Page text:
It’s well known that businesses like to give back to the communities they operate in. CPI Plumbing & Heating has found a way to expand on its program—by putting its employees in the driver’s seat.

Sarah Eckenrode moved to Bellingham from her home in Virginia, and hopes to keep her family in the community she has found. Photo courtesy CPI Plumbing & Heating

Sarah Eckenrode joined the company as marketing director just two months ago, but she’s already had the chance to witness the effect the program has had on her co-workers.

“I moved here two years ago from Virginia. The Navy brought us this way, and we fell in love with the area. We really like it here and we’re looking to stay and join the community,” she says. CPI, however, are no strangers to Whatcom County. “We’ve been in the community for about 30 years now. We really pride ourselves on being a family-owned, three-generation business that’s here to help and serve the community.”

The first part of CPI’s philanthropic plan is to bring worthy organizations on board. “We’re thankful to the community for allowing us to be a part of it for the last 30 years, and we want to continue to have a positive impact,” Eckenrode says. “So as a way to give back, we started the Charity Club

What makes this wrench “golden” is the hard work that earns the title, and the community outreach it inspires. Photo cour-tesy CPI Plumbing & Heating

The next step is to involve the employees that make the business a success. “Every month we select our ‘Golden Wrench,’ our version of the Employee of the Month. That employee gets to choose up to two non-profits from our charity club to donate a percentage of that month’s profits to,” says Eckenrode. “So every month I get the awesome feeling of being able to call a non-profit to let them know our employee of the month has chosen to donate proceeds to them. It’s an exciting opportunity for me to not only connect CPI to the community, but also give our employees an opportunity to connect as well.”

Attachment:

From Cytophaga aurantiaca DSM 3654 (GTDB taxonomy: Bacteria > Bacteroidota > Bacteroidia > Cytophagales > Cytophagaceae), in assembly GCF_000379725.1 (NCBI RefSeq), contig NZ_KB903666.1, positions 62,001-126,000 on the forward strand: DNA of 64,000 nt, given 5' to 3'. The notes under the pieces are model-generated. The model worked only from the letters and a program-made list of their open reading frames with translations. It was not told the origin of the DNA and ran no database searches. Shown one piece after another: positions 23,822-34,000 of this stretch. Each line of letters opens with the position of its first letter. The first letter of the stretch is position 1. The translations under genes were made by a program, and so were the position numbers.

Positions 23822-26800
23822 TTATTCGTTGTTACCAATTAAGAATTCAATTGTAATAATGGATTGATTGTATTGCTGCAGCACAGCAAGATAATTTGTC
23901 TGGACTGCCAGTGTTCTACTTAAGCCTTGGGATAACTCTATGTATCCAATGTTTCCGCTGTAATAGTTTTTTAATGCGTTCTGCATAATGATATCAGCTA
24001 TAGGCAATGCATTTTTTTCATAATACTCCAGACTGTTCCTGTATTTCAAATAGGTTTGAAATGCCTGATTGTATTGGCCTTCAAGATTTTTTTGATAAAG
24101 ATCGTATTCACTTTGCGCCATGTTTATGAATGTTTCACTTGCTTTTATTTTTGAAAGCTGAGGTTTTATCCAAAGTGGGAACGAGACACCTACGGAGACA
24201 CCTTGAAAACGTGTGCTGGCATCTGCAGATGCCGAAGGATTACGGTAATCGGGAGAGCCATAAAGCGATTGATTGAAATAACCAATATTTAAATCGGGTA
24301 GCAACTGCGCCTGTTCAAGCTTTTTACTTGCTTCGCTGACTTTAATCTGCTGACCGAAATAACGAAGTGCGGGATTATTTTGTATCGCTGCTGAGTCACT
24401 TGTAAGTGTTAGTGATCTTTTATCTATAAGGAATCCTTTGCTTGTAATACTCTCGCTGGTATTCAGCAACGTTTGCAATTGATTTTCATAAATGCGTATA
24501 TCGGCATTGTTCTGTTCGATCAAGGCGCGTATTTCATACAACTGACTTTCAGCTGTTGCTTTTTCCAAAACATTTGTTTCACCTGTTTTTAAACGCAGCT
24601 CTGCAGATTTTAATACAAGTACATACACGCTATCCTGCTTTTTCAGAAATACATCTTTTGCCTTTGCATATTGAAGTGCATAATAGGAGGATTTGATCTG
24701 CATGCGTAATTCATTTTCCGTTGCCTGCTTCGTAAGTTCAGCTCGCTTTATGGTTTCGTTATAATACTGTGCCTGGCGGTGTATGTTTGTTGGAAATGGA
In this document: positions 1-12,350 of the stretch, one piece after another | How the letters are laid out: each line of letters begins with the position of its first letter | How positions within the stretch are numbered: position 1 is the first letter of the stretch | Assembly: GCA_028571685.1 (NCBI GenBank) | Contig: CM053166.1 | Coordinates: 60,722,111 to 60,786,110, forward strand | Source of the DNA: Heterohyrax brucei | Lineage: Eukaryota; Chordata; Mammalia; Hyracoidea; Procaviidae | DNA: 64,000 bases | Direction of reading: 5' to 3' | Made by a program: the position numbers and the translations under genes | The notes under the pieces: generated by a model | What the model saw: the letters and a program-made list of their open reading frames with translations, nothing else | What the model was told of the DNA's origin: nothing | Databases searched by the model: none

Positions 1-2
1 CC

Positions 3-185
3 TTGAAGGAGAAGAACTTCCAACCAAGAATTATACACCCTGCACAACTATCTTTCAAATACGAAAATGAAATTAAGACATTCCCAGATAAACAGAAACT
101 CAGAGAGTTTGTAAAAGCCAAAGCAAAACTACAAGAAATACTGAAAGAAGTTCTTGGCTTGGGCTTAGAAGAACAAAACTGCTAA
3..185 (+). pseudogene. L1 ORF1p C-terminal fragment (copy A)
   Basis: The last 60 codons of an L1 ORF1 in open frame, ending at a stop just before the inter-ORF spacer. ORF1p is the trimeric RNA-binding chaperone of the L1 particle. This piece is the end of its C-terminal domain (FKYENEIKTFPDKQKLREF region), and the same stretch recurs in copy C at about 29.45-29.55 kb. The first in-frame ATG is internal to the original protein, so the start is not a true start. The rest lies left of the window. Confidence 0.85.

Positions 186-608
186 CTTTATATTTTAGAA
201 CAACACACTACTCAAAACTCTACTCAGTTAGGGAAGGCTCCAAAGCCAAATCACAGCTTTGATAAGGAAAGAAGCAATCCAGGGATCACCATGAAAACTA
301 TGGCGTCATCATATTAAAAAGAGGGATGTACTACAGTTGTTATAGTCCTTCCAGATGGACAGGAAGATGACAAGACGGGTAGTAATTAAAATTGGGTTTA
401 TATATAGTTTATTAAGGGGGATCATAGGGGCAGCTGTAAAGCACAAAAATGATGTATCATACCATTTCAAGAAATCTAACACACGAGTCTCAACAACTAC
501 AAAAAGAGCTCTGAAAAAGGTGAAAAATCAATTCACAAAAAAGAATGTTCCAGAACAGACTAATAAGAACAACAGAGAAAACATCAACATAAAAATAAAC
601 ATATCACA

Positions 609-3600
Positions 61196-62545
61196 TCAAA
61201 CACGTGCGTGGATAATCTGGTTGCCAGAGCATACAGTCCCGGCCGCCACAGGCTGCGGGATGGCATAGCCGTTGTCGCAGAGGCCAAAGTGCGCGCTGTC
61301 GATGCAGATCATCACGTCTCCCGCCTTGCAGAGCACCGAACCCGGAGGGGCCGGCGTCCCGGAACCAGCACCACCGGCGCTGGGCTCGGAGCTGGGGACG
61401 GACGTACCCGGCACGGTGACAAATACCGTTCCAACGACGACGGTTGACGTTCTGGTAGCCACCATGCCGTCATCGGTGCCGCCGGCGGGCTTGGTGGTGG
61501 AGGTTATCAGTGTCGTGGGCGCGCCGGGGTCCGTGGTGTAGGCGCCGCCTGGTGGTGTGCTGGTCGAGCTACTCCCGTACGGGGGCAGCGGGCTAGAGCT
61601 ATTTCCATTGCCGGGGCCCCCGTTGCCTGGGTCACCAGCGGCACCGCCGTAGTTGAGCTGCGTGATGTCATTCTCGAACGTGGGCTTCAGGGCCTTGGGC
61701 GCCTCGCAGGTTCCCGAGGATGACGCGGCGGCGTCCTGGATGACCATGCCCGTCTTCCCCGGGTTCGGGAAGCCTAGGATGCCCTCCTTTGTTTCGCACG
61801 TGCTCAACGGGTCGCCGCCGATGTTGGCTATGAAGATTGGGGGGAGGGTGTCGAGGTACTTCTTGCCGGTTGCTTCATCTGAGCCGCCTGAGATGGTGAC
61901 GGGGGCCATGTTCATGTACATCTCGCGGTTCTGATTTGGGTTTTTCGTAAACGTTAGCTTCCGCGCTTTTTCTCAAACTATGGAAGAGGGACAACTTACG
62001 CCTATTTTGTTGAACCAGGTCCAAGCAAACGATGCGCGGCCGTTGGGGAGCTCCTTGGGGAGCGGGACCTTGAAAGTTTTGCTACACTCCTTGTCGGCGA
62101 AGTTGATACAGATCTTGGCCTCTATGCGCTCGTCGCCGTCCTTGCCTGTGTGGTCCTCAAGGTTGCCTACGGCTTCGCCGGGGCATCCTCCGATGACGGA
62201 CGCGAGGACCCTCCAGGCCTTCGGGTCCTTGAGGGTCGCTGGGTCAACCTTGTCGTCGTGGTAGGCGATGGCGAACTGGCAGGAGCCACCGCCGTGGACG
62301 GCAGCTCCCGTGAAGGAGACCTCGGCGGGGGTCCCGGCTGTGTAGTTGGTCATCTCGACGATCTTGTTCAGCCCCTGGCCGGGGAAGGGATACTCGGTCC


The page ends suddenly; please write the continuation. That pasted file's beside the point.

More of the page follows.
Because the idea is to do good, they also take input from their Golden Wrenches about who might receive donations.

“We’re not that strict about it, and we always want to encourage our employees to do community outreach,” says Eckenrode. “If there’s an organization they feel strongly about, they can recommend it, and if they don’t see anything on the list that speaks to them, their passion and their mission, they can recommend one and we’ll get them added and have the proceeds go to that charity.”

The Helping Hands Food Bank was recently recognized by a CPI employee. Photo courtesy CPI Plumbing & Heating

Sometimes the recipient is chosen because the employee likes the cause they support, and other times a worker will select a program that speaks more directly to them.

“Last month we donated to Growing Veterans. That was a unique opportunity because the person who nominated them had some experience with the military, so they were excited about it. To see them get the opportunity to give back to an organization they feel strongly about was really nice,” Eckenrode says. “It’s always nice to see an employee give back to an organization they have experience with. It feels great as a company to uplift them and give them that opportunity.”

The CPI Plumbing van is a familiar sight all over Whatcom and Skagit Counties, but its philanthropy happens behind the scenes. Photo courtesy CPI Plumbing & Heating

To make the most of the interaction, CPI schedules a meet and greet that allows a connection to be made between the worker and the organization they choose to benefit. The Golden Wrench gets an opportunity to tell the non-profit why they chose them, and why they’re thankful for their organization,” Eckenrode says. “On our Instagram, we post the meeting to share with our community.

While CPI didn’t invent the concept of reinvesting its profits into its community, Eckenrode believes its Charity Club has added an extra dimension to the experience—one that makes it that much more meaningful for everyone involved.

“I’ve never seen this done through an employee,” she says. “An employee gets the power to choose to donate money to an organization and to feel like they’re making a direct impact. I feel lucky to work for a company that cares about the impact they have on their community.”


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